Why we cannot overlook the challenges facing the construction industry

Natalie SieberichsUncategorizedLeave a Comment

Whole article with thanks to https://www.pbctoday.co.uk/news/planning-construction-news/construction-challenges/72438/


The government needs to form active partnerships with leading companies within the private sector to ensure the UK can meet its infrastructure goals, says Jerald Solis, CEO of Experience Invest


The recent cabinet reshuffle saw Sajid Javid resign in what was probably the biggest blow to the prime minister during his short tenure. The former chancellor is a talented and effective politician, so Boris Johnson’s willingness to see him go could have long-term consequences for his government.

His departure also overshadowed some disappointing news for those in construction – the appointment of a new housing minister. There have now been 10 housing ministers in the last decade, and 19 since 1997. This constant state of flux is counter-productive – especially when pressing national issues, like the housing crisis, are in need of long-term solutions and effective leadership.

It is positive to note that Robert Jenrick will provide some consistency by continuing in his role as secretary of state for housing, communities and local government – holding his position as part of the latest cabinet reshuffle.

Looking forward, what challenges does the new housing minister, Christopher Pincher, have to focus on during his tenure? And what could be the stumbling blocks in his bid to fulfil Boris Johnson’s aim of one million new homes by the end of parliament?

Challenges to construction

Over the last few years, the uncertainty caused by Brexit has dampened the construction sector. Recent research conducted by the NHBC Foundation found that one-fifth of companies said access to finance was one of the main factors preventing them from finding and completing projects. This is a worryingly high figure and shows that funding has become harder to come by because more and more high street lenders have adopted risk-averse policies.

Brexit has created uncertainty in construction in other ways. There is concern that the acute skills shortage, which is already making recruitment a frustrating process for many firms, will be made worse. According to the Office of National Statistics, EU nationals make up a respective 28% and 7% of London and national construction workforces; and many may want to return to the EU after Brexit. With the future structure of EU-UK migration unclear, companies are understandably worried when it comes it hiring people for the future.

A lack of funding and the skills shortage has come at a difficult time for the country. Construction output fell across 2019, with last June experiencing the lowest output figures since 2007.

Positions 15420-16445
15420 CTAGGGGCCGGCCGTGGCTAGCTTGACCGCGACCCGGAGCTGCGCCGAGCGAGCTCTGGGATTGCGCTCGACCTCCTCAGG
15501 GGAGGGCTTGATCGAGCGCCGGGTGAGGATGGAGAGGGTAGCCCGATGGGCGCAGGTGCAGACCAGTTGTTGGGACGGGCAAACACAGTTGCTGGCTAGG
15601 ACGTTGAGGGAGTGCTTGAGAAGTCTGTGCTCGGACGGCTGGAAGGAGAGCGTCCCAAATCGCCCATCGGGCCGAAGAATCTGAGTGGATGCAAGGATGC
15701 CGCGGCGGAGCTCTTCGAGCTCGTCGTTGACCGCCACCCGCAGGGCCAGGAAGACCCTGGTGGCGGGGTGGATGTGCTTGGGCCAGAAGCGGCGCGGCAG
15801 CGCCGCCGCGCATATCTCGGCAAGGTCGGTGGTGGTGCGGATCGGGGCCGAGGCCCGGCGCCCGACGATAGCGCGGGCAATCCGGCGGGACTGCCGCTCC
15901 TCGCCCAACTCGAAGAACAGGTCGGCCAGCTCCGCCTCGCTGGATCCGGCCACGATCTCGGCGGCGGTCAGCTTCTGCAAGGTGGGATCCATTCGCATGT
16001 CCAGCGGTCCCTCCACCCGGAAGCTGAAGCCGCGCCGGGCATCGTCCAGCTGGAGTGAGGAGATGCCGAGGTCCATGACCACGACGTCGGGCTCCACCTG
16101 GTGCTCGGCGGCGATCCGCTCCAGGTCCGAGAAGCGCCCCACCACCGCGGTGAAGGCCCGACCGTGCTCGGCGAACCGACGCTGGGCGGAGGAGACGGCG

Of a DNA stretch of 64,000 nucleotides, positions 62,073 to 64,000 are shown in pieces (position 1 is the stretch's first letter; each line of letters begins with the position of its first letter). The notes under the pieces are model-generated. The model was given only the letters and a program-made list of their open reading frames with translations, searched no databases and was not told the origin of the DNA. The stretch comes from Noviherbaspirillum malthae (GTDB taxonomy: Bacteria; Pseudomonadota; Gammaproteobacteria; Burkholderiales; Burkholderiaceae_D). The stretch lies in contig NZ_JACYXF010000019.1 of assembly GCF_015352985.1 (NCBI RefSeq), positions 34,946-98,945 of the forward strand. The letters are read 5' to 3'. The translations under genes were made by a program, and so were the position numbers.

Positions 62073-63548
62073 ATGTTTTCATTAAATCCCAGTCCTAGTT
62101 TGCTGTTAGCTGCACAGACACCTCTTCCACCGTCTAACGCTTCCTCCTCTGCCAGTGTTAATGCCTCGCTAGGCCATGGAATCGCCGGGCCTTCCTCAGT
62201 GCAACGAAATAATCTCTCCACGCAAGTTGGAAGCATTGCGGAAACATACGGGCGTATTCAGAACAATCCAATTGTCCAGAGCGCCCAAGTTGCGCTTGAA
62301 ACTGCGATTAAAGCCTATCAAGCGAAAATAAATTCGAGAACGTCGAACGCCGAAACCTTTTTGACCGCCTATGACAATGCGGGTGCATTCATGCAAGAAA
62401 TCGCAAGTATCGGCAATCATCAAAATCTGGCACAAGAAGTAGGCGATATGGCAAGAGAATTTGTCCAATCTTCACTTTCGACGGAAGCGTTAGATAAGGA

More broadly, the government’s dogged focus on Brexit has meant other domestic challenges have not been receiving the necessary government attention. It one light, this makes sense — after all, leaving the UK from the EU is a massive political challenge. However, it should not overshadow pressing domestic issues.

Public-private partnerships

Prior to his resignation, Sajid Javid announced a £100bn investment package for construction projection over the course of this parliament, which was an encouraging statement of intent from the government. However, to fully tackle the housing crisis, more creative policy solutions will need considering.

Public-private partnerships are one way of increasing the housing supply. Because the scale of the problem is so large, neither the public sector nor private sector will be able to confront it without the other. With 57% of SMEs recently stating that access to finance was their biggest problem when doing business, a combination of funding lines on mixed projects can often be the best option for both parties. A recent £653m lending package for Homes England in the 2018 Budget was a step in the right direction, but the government must massively increase these kinds of provisions to help start the housebuilding revolution.

2020 looks set to be a better year for construction than 2019, when the impact of Brexit uncertainty was most acute. The Government must now close the revolving door in the housing ministry and encourage the sector with investment and reform. I look forward to the Spring Budget when the government will be able to more clearly elucidate its proposals to better support the construction industry in tackling the housing crisis.


Whole article with thanks to https://www.pbctoday.co.uk/news/planning-construction-news/construction-challenges/72438/




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